1) I'm adding one room, the rest of the house would be tough to do multi-room audio.
2) I've got 50+GB of (legal) audio on my home net
3) The new room is a kitchen, so small components like a Roku or Slim Devices network media streamer sounds ideal
4) I plan to put in wall or ceiling speakers
So can I use an in-wall amplified volume control and single input without a multi-room controller? Or am I hopelessly naive. It looks like I'd need to get power to it at the very least, but that's not insurmountable.
Pat, The SlimDevices seems nicer except for one thing: I'm already running UPnP via Windows Media Connect, adding another process to the ancient machine with all the storage and insufficient CPU and memory is probably a bad idea.
Either case, it doesn't answer my question: I want to avoid putting an amplifier in my kitchen: its bulky and ugly and doesn't like having flour poured into it :^P
My options seem to be:
Whole-house audio, overkill, since I'm not about to rewire the rest of the house that isn't under construction
A compact shelf system with the speakers ripped off -- more compact than a separate amp, but I've got to watch the impedence on those shelf speakers
An under-cabinet stereo, but they don't generally have speaker outputs, depending on crappy little speakers in the unit
Proficient In-Wall Music Center -- best bet so far, but no front-panel inputs, so far as I can tell, and I can't find any info on how it's wired.
But computers are cheap. Way cheaper than contractors dragging wire :-)
The more recent SlimServer software has added features, and can't run on the real ancient computers. But I ran for over a year on a P3-500 with some weird amount of memory, maybe 374MB
They do tend to get grumpy about that.
In a kitchen, do you need a lot of fidelity? Powered speakers can be fairly small and some are even marine rated. Folks have put a SqueezeBox upside down so it can hang from the cabinet. A couple of powered speakers and you're done.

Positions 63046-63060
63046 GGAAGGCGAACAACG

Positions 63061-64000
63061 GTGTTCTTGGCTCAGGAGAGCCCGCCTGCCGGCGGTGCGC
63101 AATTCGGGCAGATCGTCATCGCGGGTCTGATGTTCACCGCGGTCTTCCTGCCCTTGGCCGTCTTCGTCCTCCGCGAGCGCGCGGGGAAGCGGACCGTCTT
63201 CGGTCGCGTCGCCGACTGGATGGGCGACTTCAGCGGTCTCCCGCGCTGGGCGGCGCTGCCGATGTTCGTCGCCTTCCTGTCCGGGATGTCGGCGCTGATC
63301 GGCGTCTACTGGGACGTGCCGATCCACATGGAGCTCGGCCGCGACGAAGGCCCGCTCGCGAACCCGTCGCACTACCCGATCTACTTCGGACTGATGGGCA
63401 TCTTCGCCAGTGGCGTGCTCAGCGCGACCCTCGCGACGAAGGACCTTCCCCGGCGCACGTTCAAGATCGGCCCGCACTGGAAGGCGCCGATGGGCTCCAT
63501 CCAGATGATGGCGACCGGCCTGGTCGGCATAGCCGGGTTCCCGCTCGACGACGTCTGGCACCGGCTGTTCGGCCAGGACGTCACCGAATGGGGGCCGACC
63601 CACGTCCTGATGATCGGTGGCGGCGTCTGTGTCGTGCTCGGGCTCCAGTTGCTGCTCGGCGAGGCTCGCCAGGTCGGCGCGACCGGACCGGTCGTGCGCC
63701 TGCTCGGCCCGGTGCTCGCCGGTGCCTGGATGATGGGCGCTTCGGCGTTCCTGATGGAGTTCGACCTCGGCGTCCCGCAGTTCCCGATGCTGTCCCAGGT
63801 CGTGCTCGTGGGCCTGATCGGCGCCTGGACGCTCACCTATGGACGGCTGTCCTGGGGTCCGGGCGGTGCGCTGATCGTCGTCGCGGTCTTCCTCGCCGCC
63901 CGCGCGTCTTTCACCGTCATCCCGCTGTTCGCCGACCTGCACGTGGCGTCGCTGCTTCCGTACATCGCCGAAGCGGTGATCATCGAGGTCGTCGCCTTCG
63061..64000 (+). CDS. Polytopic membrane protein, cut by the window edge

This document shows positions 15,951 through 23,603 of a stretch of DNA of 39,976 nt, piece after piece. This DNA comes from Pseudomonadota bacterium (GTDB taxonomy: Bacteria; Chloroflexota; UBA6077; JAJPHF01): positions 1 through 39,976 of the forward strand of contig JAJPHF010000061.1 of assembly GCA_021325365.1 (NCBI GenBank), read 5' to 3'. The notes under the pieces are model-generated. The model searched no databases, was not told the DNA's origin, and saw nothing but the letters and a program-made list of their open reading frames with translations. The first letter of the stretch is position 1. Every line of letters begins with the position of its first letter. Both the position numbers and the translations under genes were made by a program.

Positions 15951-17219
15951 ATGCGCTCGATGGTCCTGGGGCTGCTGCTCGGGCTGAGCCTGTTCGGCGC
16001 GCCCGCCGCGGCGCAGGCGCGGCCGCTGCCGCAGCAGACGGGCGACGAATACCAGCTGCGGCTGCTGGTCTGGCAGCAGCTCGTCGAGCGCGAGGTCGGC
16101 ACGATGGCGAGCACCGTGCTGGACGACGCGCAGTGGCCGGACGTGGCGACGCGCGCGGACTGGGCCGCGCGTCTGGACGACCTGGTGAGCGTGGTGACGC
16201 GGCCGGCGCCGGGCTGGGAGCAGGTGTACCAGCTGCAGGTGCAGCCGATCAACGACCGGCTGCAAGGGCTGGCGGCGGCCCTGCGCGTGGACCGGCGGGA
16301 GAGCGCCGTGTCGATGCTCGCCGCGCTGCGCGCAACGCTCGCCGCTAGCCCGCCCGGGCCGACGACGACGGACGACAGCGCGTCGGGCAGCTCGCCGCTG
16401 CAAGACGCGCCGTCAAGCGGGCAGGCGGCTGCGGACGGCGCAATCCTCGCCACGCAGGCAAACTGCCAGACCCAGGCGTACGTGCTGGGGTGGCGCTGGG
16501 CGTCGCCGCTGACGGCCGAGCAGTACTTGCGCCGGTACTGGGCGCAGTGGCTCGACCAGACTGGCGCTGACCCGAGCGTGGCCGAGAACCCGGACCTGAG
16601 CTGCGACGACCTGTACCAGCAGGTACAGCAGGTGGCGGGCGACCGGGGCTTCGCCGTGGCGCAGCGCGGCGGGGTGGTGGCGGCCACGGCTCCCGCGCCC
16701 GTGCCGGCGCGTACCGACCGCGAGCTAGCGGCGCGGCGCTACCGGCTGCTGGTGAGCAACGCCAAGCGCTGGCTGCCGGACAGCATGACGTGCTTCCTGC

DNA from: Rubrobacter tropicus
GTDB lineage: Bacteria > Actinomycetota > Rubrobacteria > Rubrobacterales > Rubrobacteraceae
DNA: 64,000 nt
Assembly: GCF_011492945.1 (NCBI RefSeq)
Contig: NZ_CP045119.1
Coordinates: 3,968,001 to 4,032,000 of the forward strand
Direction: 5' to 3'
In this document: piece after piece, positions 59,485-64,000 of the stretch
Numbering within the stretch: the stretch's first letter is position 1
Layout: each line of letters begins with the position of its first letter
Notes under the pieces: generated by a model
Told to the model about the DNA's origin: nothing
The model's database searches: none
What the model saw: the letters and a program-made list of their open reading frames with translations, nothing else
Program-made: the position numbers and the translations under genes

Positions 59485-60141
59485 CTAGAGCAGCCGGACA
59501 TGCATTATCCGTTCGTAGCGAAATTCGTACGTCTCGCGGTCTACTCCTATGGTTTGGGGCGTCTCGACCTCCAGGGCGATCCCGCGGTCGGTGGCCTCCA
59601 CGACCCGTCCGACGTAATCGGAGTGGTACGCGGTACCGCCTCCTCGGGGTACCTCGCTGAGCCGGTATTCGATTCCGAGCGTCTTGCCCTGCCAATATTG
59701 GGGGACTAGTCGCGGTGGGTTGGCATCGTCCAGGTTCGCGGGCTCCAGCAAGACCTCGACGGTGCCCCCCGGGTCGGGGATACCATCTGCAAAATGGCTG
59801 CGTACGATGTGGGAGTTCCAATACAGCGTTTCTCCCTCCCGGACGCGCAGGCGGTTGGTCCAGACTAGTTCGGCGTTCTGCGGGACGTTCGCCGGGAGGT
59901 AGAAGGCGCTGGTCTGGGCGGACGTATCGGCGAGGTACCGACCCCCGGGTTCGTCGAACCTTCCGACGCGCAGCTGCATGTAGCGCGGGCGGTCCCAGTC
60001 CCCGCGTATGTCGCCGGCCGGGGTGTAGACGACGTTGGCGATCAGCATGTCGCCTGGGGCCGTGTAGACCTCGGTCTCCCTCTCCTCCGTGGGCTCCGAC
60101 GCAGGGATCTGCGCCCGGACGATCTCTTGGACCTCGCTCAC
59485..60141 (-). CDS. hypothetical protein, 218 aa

If you're willing to drag wires, you can do anything.
Powered speakers would probably not be adequate for the room -- I said before I'm planning wall or ceiling speakers (not sure whether flush-mount or not). And yes, I plan on doing all the low-voltage wiring myself for the new room: Phone, Cat5, speakers. Easy enough before the drywall goes up.
Don't dismiss powered speakers :-) There are many types, ranging from wimpy computer speakers, to full size concert systems that will blow your doors and windows out.. it all depends on how much you want to spend.
I don't follow this at all. Powered speakers come in all sizes and audio quality. There are good engineering reasons to match the amp with the speaker. They some in all prices, from $20 to $40,000 a pair.
Well, you can't get around needing to amplify the sound in order to drive the speakers. That and most of the time it's very tedious to NOT have some sort of in-room control over it. Not just for volume control but also for selecting and controlling the sources.
I put a single 'stereo' speaker in our relatively small kitchen. It takes both the left and right signals. This was better than trying to get two speakers installed and it avoids the left/right balance hassles. Flush right into a single hole in the ceiling.